Loan to Value Ratio

Loan to value ratio, often referred to as LVR, is an important calculation to keep in perspective when purchasing property with finance.

The way to calculate loan to value ratio is divide the loan amount by the actual property purchase price or valuation (whichever is the lower).

$80,000 loan ÷ $100,000 purchase price or valuation =0.8 x 100 = 80% LVR

With most banks and lenders this is a loan that would not require mortgage insurance from a full documentation applicant in most areas. 80 percent LVR is also commonly the maximum most main stream lenders will lend to a low documentation applicant.

A no deposit home loan is typically 100 percent loan to value ratio and a 100 percent loan is suitable for many first home buyers who are eligible for the full first home owners grant. First home owners can use the grant to cover most the loan insurance and in some states they do not have to pay purchase stamp duty meaning they really only need an extra few thousand dollars if the property they are purchasing is not highly priced.

Loan applicants who are not eligible for the first home owners grant and have no real deposit available will be required to pay purchasers stamp duty in many cases and a 105 percent or even a 106 percent loan to value ratio loan will be required by these loan applicants top cover all the purchase costs that will be incurred.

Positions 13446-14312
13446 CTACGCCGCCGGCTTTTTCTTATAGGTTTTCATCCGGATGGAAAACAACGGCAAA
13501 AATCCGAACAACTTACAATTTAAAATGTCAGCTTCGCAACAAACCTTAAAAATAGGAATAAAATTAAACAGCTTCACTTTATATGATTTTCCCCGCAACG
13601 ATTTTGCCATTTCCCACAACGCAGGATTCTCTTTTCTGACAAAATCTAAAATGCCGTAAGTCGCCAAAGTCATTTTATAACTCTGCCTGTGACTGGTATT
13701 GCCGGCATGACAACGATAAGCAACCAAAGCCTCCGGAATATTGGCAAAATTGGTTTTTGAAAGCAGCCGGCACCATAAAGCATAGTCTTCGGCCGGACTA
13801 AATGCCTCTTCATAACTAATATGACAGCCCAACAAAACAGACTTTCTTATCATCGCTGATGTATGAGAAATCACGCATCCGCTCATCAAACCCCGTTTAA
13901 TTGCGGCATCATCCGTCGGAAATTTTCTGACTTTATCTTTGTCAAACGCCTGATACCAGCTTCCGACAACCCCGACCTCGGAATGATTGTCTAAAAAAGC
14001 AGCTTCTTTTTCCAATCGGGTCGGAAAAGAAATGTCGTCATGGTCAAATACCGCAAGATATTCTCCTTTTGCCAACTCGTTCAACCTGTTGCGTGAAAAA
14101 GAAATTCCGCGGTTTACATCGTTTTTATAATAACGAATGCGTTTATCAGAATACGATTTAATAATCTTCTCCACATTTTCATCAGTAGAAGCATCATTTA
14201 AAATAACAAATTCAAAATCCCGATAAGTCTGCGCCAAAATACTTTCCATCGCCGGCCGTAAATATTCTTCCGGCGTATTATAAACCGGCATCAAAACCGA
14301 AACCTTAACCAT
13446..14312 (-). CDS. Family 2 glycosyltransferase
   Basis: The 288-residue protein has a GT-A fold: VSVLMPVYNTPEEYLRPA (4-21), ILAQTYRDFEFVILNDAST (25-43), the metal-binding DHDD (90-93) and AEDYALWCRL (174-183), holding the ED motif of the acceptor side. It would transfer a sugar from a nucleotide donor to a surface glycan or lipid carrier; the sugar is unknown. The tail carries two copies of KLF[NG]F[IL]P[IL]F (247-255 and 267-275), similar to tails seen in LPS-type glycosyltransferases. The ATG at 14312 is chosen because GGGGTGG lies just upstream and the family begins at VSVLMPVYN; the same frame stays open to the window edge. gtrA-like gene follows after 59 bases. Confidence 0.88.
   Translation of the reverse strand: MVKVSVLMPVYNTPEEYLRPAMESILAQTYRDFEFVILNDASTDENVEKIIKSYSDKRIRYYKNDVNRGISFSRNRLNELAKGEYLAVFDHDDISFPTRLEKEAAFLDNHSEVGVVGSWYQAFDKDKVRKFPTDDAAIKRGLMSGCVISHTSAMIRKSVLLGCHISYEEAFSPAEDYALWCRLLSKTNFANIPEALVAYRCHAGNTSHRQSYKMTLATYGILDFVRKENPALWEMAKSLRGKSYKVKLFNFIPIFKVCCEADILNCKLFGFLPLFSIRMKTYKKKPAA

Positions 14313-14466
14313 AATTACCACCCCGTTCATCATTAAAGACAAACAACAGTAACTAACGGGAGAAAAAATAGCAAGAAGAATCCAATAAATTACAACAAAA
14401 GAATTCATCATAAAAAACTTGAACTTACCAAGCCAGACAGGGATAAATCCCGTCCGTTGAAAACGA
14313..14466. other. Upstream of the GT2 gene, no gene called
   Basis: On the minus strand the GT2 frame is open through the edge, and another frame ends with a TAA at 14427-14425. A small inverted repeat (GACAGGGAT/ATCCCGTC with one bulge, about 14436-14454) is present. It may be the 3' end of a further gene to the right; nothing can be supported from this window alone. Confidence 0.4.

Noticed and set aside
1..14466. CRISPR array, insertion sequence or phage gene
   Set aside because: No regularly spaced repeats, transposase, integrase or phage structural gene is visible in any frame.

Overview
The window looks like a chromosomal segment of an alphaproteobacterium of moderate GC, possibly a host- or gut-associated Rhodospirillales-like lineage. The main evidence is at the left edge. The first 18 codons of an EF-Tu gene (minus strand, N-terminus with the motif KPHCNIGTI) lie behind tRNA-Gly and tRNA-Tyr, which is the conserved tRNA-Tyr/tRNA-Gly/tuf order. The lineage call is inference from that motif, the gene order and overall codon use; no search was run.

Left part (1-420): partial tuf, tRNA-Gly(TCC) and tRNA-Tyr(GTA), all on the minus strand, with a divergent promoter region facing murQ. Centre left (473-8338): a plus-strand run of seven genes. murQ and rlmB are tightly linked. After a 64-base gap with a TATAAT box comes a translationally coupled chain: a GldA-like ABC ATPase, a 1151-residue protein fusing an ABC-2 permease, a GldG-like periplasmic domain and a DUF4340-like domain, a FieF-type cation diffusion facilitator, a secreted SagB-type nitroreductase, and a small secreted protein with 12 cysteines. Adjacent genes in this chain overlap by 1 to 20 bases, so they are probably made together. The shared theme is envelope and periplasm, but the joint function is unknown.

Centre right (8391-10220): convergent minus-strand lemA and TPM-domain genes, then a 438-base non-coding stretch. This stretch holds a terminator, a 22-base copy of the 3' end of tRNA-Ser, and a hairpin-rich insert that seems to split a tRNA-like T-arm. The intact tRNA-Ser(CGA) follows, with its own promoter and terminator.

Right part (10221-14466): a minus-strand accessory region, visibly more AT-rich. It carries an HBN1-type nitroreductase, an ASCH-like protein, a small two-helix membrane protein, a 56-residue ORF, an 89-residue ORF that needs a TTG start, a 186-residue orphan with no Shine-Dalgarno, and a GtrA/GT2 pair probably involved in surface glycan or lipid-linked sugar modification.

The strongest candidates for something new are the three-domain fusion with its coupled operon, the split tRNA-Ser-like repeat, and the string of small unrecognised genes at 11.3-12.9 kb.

Loan to value ratio can be reduced to 80 percent of the purchase price while still borrowing an actual 100 percent of the purchase price with the help of a security guarantor with a limited guarantee. The way this type of finance works is where a family member or even a friend with existing equity in another property puts up a portion or a limited security guarantee in their property to reduce the loan to value ratio in the new property to be acquired.


Equity Guarantee LVR Example

Property purchase price

= $100,000

Costs for this purchase = $3,711
Required loan size = $103,711
Loan to Value Ratio =104 percent
Friends Property =$350,000 value
Friends Loan =$50,000
Friends LVR =14.28 percent
Friend puts up $20,746 in security from their property
New property LVR is now 80 percent, no mortgage insurance required
Friends LVR becomes =20.21 percent
Friend still has almost 60 percent equity to access before mortgage insurance would become applicable. Loan applicants have borrowed 100 percent of the purchase price and all costs without having to pay lenders mortgage insurance.



As the loan size for the newly acquired property is reduced and if property values increase over time the equity increase in the newly acquired property could grow to a point where the security guarantee from the friends property is no longer required.

At this time a request could be lodged to release the friends property as a security for the loan. This would leave the newly acquired property securing the remaining loan by its self.